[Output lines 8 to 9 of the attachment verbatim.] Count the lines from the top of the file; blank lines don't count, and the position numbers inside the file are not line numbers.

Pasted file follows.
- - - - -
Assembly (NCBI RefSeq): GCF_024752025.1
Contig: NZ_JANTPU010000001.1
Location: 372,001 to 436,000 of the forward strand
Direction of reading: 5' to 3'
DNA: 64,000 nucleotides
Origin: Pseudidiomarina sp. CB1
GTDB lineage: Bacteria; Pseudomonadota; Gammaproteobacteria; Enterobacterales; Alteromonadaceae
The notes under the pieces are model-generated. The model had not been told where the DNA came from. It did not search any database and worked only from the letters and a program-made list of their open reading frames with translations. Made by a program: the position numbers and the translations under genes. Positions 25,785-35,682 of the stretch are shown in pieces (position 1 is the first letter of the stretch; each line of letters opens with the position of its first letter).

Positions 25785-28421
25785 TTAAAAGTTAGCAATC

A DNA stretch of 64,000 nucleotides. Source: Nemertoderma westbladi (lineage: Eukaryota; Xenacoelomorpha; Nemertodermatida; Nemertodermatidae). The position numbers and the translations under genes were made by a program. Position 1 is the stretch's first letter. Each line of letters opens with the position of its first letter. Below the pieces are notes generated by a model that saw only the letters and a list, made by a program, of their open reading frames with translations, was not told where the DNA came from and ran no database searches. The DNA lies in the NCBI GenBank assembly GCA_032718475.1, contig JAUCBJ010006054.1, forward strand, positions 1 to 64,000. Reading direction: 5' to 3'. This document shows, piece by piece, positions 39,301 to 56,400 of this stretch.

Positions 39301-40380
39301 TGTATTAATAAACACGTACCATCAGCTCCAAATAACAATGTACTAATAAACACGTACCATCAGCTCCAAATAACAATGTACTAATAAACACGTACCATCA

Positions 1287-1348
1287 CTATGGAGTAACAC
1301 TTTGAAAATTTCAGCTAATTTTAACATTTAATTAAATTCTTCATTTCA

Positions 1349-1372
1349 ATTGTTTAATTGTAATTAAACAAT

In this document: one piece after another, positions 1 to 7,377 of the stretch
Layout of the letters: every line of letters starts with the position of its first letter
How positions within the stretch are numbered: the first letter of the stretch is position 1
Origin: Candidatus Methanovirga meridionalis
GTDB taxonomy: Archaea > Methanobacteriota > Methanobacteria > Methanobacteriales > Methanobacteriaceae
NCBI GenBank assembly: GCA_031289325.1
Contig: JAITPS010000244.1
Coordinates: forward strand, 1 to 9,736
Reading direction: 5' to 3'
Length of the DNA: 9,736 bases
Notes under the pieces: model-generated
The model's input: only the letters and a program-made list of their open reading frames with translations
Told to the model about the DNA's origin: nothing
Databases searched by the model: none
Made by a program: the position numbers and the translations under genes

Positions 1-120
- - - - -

The notes under the pieces are model-generated. The model had not been told where the DNA came from. It did not search any database and worked only from the letters and a program-made list of their open reading frames with translations. Made by a program: the position numbers and the translations under genes. Positions 25,785-35,682 of the stretch are shown in pieces (position 1 is the first letter of the stretch; each line of letters opens with the position of its first letter).

Positions 25785-28421